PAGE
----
________________ CM . . . . Volume XV Number 13. . . .February 20, 2009.


Don Cherry’s Hockey Stories and Stuff.

Don Cherry as told to Al Strachan.
Toronto, ON: Doubleday Canada, 2008.
231 pp., hardcover, $29.95.
ISBN 978-0-385-66674-9.

Subject Headings:
Cherry, Don, 1934- National Hockey League-Anecdotes.
Hockey anecdotes.
Hockey coaches-Biography.

Grades 9 and up / Ages 14 and up.

Review by Thomas F. Chambers.





Bobby Orr was killin’ a penalty and somehow or other, he lost his glove at center ice. Now, you remember how Bobby used to go behind the net and they’d chase him and he’d come out in front of the net? So nobody ever really went at him—and I’ve got another story about that one.

But he’s still killing the penalty with one glove. He’s got the puck at center ice and he skates backwards, and as he skates backwards, he leans down and puts the glove on. He skates behind his net, killin’ the penalty.

All of a sudden he roars up the right side, ninety miles an hour, as they say, goes around the defenceman, shoots it on the goaltender.

The goaltender goes to catch it, but it goes up in the air out of his glove. Bobby, as he goes behind the net, takes it and smacks it into the far corner.

     Don Cherry needs no introduction to Canadians because of his regular appearance on CBC’s Coach’s Corner during NHL games. Even non-hockey fans will know about him because of the publicity he creates with his unusual suits, strange way of speaking, and controversial attitudes. His stories are not stories in the usual sense but snippets, sometimes only a few lines long, retelling events from his career in hockey as a player, coach and broadcaster. These snippets support, and add to, Canada’s vast quantity of hockey lore. Included are many facts for which fans may not be aware. Former Leaf, Mats Sundin, for example, according to Cherry, earns $6,100.00 a minute. Hockey fans of all ages will enjoy them.

     As well, Cherry’s stories, or to use his term, “stuff”, often have no beginning or ending, just a middle. They are written the way he talks on television. His unusual use of language, both spoken and written, is mentioned in a quote by CBC executive, Ralph Melanby, who said, “I have to admit, Canada is a land of two official languages and Cherry speaks neither.” His language can not be classified, but Cherry is a good communicator because everyone who hears him understands what he means. His strange way of speaking and bizarre behaviour have made him very popular with hockey fans.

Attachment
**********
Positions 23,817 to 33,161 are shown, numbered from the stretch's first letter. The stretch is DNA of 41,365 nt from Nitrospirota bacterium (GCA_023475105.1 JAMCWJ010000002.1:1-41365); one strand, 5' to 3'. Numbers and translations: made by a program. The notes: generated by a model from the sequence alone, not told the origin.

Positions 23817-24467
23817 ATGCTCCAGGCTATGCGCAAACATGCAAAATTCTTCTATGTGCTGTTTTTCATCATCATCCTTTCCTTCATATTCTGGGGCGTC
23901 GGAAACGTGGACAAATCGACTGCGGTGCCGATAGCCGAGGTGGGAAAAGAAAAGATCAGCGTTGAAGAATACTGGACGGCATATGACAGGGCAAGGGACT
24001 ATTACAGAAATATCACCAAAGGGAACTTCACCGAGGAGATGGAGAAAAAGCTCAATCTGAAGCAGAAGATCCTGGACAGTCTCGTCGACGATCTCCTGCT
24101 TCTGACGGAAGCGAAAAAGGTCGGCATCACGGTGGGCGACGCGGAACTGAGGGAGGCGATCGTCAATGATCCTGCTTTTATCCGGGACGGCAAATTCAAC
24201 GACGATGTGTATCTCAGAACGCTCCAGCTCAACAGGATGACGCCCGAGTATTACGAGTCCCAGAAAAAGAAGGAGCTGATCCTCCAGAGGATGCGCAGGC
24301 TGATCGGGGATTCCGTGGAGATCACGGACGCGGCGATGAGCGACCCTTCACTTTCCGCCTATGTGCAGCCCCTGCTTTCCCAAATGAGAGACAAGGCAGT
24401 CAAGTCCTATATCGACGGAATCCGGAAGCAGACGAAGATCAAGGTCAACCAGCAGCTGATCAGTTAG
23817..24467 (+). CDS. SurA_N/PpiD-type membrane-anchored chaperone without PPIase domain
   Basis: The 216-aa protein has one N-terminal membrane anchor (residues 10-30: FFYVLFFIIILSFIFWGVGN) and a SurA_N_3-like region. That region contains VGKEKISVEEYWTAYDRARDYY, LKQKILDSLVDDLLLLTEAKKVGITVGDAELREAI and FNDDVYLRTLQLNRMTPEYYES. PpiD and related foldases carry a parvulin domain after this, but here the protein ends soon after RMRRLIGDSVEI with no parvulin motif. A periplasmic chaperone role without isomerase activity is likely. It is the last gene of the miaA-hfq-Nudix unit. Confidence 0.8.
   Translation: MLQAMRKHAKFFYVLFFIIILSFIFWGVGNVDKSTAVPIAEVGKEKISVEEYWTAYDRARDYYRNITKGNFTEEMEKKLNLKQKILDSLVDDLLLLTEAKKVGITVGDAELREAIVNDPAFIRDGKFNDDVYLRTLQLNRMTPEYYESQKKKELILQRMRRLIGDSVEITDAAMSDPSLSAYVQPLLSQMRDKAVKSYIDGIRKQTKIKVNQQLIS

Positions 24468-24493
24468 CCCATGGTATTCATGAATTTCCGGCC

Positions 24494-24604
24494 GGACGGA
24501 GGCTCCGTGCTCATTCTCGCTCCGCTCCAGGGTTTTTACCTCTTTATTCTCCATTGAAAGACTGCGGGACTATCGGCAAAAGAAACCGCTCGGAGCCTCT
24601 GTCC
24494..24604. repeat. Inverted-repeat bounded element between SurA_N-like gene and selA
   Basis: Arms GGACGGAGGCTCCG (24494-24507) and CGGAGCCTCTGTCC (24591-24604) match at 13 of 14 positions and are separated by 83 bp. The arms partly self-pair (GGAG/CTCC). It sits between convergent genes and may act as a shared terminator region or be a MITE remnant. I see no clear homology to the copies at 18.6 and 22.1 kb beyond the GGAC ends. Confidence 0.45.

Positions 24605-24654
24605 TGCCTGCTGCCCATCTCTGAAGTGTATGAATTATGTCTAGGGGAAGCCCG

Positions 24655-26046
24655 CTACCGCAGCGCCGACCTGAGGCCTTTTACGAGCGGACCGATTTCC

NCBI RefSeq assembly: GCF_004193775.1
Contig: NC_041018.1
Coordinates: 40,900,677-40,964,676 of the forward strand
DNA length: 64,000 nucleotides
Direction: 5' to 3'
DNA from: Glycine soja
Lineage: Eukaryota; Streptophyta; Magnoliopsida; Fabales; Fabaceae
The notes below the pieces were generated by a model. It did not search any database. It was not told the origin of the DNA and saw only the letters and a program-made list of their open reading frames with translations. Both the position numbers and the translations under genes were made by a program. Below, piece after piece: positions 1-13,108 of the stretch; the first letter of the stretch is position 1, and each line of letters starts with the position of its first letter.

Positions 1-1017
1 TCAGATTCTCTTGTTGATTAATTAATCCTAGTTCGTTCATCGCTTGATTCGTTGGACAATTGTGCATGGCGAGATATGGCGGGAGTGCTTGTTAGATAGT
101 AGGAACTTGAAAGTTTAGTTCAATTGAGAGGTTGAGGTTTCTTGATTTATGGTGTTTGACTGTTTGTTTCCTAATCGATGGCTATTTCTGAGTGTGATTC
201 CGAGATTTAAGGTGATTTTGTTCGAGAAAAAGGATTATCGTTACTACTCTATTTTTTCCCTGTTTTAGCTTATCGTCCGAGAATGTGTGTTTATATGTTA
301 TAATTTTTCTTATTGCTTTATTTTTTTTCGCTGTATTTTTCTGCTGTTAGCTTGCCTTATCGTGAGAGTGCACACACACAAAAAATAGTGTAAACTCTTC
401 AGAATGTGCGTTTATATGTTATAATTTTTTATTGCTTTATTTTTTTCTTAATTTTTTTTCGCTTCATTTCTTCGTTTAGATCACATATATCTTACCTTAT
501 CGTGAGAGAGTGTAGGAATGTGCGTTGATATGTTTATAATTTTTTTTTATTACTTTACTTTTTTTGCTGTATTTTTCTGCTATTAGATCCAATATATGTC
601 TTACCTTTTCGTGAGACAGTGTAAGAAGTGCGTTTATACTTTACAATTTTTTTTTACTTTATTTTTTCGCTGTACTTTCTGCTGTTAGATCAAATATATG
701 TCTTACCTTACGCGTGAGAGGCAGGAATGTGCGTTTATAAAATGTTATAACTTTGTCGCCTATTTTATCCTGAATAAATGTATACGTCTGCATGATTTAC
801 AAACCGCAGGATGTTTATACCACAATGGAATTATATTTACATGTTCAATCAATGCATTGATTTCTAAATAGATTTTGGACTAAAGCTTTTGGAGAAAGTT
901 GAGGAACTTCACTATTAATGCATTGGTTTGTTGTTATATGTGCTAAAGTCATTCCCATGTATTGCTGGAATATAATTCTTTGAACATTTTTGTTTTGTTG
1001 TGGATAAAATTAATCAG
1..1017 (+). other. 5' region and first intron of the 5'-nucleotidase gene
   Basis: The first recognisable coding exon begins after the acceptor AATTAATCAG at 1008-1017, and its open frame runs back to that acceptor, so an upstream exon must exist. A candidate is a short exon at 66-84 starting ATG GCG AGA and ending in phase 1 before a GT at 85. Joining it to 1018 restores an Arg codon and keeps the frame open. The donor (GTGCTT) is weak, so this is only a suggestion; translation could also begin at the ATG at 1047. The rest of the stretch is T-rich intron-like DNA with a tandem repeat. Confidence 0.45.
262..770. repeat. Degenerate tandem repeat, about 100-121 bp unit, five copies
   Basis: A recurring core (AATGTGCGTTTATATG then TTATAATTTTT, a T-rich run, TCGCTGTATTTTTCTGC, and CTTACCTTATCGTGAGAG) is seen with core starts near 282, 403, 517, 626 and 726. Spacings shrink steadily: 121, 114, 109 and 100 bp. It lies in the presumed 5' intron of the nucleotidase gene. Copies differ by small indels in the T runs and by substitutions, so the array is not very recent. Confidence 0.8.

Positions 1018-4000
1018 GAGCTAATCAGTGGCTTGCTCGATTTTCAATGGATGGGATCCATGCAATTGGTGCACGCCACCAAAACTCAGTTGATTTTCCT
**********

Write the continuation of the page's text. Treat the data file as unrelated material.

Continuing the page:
The stories vary in their interest level. Many from the minor leagues lack the glamour and excitement of those from the NHL. One of the most interesting of the latter concerns the so-called “No-hit Rule” surrounding Wayne Gretsky. Cherry claims that, if any player bothered Gretsky, he would be punished. In a game in Toronto, Gretsky was knocked out by Billy McCreary Jr. McCreary never played in the NHL again because, if he had, his coaches knew he would likely have received terrible punishment when he next played against Gretsky’s team.

     Veteran sports reporter Al Strachan assisted in the preparation of the book, but, if he is to be believed, he did very little. He claims that “my job on this book was an easy one. Don told the stories. I transcribed them, collated them and checked a few facts.” Strachan certainly did not edit Cherry’s English. His grammar, as his fans will expect, is very poor. This is a major problem with using the book in a classroom, even for recreational reading. Younger readers may try to emulate Cherry’s style.

     Don Cherry’s Hockey Stories and Stuff is illustrated with both black and white and colour photographs. They are in three groups and are “decorative” in nature. There is an index but no table of contents. For fans of Cherry, there is a page of his “Career Highlights.” The book is only suitable for recreational reading.


Thomas F. Chambers, a retired college teacher lives in North Bay, ON.

To comment on this title or this review, send mail to cm@umanitoba.ca.

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